The acrylic painting of a lesser scaup (bluebill) drake by Richard Clifton of Milford, Delaware, was selected from 138 entries as the winner of the 2020 Federal Duck Stamp Art Contest in Falls Church, Virginia.
Clifton’s artwork, which features a dramatically lit scaup near cattails with a lanyard of duck calls in the foreground, will be made into the 2021-2022 Federal Migratory Bird Hunting and Conservation Stamp, a.k.a. Duck Stamp. The $25 stamp is required of all hunters aged 16 and older to hunt waterfowl in the United States. Funds raised conserve wetland habitat in the National Wildlife Refuge System to benefit wildlife and people. Duck Stamp revenues also help provide public access for hunting, fishing and other outdoor activities.
“Hunters and anglers are the backbone of American conservation, and the Duck Stamp is one of the many ways they contribute to conserving America’s waterfowl and wetlands throughout the country,” said David Bernhardt, U.S. secretary of the Interior.
The Federal Duck Stamp was established in 1934. Stamp sales have raised more than $1 billion to conserve over 6 million acres of habitat for birds and other wildlife, and provide countless opportunities for hunting and other recreation on our public lands.
“For more than 80 years, millions of waterfowl hunters have made a difference in protecting our nation’s birds and their habitats,” said Aurelia Skipwith, director of the U.S. Fish and Wildlife Service. “The Trump Administration has prioritized protecting our wildlife and their habitats and provided access to some of the most spectacular places available for hunting, fishing, birdwatching, hiking and other outdoor activities.”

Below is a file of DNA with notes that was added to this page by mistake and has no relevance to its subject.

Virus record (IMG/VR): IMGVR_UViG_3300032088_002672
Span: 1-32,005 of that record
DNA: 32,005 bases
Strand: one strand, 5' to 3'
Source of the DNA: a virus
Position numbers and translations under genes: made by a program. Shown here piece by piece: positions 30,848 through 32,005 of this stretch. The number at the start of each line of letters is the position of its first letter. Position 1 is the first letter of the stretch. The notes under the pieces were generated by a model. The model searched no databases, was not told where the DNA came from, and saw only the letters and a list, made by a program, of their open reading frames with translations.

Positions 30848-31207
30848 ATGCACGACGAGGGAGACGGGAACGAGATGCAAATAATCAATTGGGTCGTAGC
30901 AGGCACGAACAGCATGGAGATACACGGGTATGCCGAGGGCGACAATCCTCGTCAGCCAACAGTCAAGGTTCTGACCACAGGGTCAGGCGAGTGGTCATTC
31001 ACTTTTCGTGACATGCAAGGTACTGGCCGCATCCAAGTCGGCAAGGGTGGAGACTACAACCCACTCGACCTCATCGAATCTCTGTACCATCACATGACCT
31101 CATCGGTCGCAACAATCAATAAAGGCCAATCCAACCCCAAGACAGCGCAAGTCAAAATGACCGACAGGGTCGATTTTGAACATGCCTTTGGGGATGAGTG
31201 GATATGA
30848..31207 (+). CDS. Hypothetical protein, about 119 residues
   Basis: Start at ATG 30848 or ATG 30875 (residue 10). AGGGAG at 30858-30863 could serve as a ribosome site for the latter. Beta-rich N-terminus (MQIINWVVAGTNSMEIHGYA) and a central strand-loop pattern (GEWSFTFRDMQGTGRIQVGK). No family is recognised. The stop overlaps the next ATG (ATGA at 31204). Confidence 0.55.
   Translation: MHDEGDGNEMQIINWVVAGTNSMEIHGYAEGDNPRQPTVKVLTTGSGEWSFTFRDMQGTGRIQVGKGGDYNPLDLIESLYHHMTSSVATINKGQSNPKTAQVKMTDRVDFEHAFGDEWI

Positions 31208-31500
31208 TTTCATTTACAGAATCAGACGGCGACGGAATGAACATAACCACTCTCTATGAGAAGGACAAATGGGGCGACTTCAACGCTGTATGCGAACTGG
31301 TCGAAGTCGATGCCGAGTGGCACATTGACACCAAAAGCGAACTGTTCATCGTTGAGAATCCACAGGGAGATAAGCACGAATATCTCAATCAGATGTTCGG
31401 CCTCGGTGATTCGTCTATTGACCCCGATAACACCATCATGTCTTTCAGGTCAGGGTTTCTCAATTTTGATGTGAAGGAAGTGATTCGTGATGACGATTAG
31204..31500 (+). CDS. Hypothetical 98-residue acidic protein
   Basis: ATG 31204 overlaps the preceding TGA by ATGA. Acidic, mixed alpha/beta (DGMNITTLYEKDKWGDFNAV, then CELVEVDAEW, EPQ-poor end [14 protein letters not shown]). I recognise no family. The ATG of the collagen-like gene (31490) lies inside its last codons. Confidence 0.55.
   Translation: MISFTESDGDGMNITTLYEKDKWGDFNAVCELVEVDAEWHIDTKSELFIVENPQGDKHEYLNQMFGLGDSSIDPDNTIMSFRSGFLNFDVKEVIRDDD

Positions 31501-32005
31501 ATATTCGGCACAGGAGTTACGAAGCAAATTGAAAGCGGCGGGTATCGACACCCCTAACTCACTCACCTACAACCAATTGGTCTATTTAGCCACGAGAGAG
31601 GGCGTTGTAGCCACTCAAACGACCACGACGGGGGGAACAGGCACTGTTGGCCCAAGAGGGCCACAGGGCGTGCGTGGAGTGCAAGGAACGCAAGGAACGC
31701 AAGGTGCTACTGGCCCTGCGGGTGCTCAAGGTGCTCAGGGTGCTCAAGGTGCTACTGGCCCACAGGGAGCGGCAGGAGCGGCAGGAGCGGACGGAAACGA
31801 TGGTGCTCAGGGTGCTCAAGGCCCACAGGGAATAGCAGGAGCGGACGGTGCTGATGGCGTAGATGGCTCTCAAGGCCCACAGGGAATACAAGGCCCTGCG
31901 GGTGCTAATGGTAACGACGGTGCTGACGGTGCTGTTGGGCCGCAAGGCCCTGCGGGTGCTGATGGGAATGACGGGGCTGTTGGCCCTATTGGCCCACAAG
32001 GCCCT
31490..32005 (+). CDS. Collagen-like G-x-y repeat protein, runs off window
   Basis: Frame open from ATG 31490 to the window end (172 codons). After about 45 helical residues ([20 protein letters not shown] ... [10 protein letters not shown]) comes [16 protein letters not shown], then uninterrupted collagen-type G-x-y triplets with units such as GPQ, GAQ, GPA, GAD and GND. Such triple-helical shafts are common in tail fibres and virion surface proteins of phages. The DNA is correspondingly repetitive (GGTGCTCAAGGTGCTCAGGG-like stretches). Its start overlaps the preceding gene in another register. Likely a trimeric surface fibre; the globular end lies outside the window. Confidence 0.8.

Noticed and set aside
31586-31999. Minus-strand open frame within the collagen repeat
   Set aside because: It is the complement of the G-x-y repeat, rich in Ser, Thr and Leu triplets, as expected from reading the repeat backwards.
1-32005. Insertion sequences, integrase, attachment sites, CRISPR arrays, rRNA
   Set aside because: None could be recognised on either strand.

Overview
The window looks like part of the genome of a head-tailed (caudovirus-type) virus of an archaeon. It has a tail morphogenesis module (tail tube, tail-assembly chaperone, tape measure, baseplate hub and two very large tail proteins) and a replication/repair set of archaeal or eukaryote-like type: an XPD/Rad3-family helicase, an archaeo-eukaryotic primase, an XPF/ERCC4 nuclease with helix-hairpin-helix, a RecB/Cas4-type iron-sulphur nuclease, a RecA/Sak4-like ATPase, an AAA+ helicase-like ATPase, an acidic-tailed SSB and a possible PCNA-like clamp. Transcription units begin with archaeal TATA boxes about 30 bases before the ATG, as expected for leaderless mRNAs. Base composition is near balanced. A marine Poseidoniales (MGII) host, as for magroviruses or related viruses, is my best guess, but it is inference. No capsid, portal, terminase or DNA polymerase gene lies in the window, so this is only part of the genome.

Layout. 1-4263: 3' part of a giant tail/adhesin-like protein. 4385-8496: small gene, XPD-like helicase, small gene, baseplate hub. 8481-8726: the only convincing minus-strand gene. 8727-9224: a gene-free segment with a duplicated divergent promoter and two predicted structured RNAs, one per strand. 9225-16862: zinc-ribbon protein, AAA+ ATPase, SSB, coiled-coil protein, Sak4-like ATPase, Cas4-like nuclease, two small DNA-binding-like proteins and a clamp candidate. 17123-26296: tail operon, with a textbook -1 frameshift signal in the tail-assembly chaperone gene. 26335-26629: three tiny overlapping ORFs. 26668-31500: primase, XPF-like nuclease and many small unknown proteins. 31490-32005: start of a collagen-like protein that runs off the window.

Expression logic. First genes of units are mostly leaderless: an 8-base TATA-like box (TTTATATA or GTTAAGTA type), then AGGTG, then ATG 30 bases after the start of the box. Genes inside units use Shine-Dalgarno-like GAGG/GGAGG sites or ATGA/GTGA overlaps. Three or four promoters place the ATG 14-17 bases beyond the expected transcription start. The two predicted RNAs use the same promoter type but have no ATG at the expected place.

Beginning in 2020, the stamp contest now has a permanent theme of “celebrating our waterfowl hunting heritage,” so each entry must include an element of waterfowl hunting. Each year, five species are eligible. For the 2020 contest, the species were lesser scaup, gadwall, cinnamon teal, brant and red-breasted merganser.
Lesser scaup paintings dominated the contest, sweeping the top three spots. In addition to Clifton’s winning entry, James Hautman of Chaska, Minnesota, took second with a trio of bluebills and a hunter pushing his boat into the weeds, while his brother, Joseph Hautman of Plymouth, Minnesota, took third with a flock of bluebills and hunters in a boat crashing through a wave.
The 2020 contest was Clifton’s second win. His artwork (ring-necked ducks) previously appeared on the 2007-2008 federal stamp.
The judges for this year’s Federal Duck Stamp Contest were Donnie Satchell, Jane Lawson, Eric Morris, Scott Penegar and Paul Wait, senior director of communications for Delta Waterfowl.
“It was an incredible honor to be chosen to judge such an important contest that supports waterfowl conservation and hunting,” Wait said. “All of the artwork was wonderful, which made choosing a winner difficult among so many exceptional paintings. I’m thrilled to have represented duck hunters and Delta Waterfowl on the panel.”
The 2021-2022 stamp will go on sale in late June 2021.
“The Duck Stamp is one of the most successful conservation programs ever created. I am so proud to be a part of this annual tradition that combines the best of talented artwork from around the country with habitat conservation,” said Jerome Ford, assistant director for the USFWS Migratory Bird Program. “As the only federally regulated and sponsored art contest, competing artists offer their time and talent to capture the beauty of waterfowl and the tradition of waterfowl hunting.”